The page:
using replica electron microscopy. Using high tempera-

ture treatments, morphological changes at the surface were

observed. He interpreted these changes to be a result of

soda segregation at the surface as predicted by the

Charles theory. In view of the severe treatments employed

in these studies, it is not clear whether the theory is

applicable under ambient conditions. Since this reaction

may be of critical importance to the static fatigue and

general degradation of soda-lime-silicate glass, the com-

positional changes which accompany the proposed reaction

should be verified. AES should have sufficient sensitivity

to detect the surface compositional changes which accompany

the initial stages of reaction, even at room temperature

and under ambient humidity conditions.





Likewise, exposure of multicomponent glass surfaces

to static aqueous solution results in corrosive reaction.

A number of workers have investigated this phenomenon in

great detail [18-20]. Almost exclusively, those studies

utilized solution analysis to measure the glass decompo-

sition products. Sanders and Hench have combined IRRS

with solution analysis to deduce surface structural

changes [3]. In general, the results of these studies

are interpreted on the basis of surface composition

changes.

Clearly, the reaction between soda-lime-silicate

glass and water is extremely complex and is not completely

understood. Most theories are based on an initial ion

exchange reaction between hydrogen ions in the water and

sodium ions in the glass (diffusion-limited process).

The sodium-deficient surface layer then grows thicker,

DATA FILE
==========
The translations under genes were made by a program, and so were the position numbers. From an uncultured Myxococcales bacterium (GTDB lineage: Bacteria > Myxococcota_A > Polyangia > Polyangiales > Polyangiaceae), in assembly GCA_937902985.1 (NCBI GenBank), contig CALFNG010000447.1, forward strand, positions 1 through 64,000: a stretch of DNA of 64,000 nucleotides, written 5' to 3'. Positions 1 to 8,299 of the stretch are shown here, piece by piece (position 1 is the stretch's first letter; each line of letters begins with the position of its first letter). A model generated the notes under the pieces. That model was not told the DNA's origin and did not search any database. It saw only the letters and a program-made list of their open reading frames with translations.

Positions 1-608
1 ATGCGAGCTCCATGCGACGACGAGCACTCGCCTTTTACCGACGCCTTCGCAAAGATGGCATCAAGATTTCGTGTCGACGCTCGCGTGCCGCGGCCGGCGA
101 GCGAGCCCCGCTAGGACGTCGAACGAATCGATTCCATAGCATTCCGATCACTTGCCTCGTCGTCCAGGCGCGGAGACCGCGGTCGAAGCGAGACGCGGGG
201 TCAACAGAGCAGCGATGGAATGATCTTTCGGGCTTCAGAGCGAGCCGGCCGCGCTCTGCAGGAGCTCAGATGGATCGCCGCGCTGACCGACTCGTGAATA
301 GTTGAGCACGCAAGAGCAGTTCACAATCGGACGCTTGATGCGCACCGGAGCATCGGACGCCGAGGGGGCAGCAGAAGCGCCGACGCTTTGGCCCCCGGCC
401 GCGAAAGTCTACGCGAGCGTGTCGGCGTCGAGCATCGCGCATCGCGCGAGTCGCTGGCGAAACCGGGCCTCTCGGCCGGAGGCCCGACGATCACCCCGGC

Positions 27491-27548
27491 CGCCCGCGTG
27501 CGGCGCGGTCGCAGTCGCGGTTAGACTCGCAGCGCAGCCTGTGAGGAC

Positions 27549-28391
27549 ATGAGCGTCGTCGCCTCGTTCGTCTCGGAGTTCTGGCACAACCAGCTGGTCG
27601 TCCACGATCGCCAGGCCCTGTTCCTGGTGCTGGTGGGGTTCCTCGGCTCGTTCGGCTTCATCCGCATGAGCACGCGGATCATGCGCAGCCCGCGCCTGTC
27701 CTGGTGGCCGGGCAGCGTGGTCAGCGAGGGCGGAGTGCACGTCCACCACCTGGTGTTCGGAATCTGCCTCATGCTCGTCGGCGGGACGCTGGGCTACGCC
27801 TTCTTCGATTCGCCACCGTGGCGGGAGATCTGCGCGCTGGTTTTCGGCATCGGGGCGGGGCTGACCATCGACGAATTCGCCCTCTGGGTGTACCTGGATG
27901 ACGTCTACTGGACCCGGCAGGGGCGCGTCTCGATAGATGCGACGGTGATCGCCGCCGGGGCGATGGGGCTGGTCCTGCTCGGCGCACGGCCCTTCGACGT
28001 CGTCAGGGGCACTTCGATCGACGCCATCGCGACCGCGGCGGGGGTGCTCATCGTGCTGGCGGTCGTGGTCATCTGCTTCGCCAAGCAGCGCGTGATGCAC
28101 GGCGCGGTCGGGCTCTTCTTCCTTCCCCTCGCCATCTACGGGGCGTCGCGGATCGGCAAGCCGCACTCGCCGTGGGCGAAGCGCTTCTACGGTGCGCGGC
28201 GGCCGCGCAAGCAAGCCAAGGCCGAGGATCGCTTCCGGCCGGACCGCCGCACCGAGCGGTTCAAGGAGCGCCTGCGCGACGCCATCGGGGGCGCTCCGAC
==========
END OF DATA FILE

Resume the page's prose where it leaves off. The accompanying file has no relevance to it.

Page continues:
thereby retarding the further extraction of sodium. De-

pending upon the solution pH and temperature, the silica-

rich surface layer may or may not be subject to breakdown

and hence determines to some extent the overall glass

solubility. Because the solution pH changes with time

at a rate dictated by the glass reactivity (composition,

temperature, etc.), the effect is most complex. One

study suggested that above 80oC network breakdown is

domiinant while below 8000 the diffusion process dominates





[21]. Also, the role of calcium is not clear. Wang and

Tooley [22] hypothesized that calcium is released into

solution only through silicate network breakdown. Zagar

and Schillmoller [21], however, suggest that removal of

alkaline earth ions may also take place by diffusion.

It is the author's belief that these studies of the

glass-water reaction have been hampered by a lack of the

surface compositional information necessary to resolve the

uncertainties pointed out above. AES analysis, however,

provides a direct means of measuring the composition of

the surface which had been in contact with solution from

time zero until equilibrium (if any) is reached. When

AES is combined with in situ ion-milling, it is possible

to measure directly a surface compositional profile for

the reacted surface.

The recent development of a large range of bio-

materials has demanded suitable techniques for research

investigations of biomaterial surfaces. The discovery of

a surface-active, invert soda-lime-silicate "bioglass"

which bonds to living bone in animals has provided a

biomaterial surface of great interest [23, 24]. Presently,

this bioglass is being studied extensively with regard to

chemical and mechanical properties in the aqueous physio-

logi cal envi ronmnent. Chemical effects at the surface are

critically important [ 25]. The first interaction between





a biomaterial and physiological environment undoubtedly

involves the outermost layer of atoms within the material

surface. This outer layer of atoms usually interacts

first with the physiological solution environment, perhaps

involving the adsorption of various ions or charged species

from solution. Conversely, this atom layer may preferen-

tially release certain material species into solution.

In either case, the initial condition of the outermost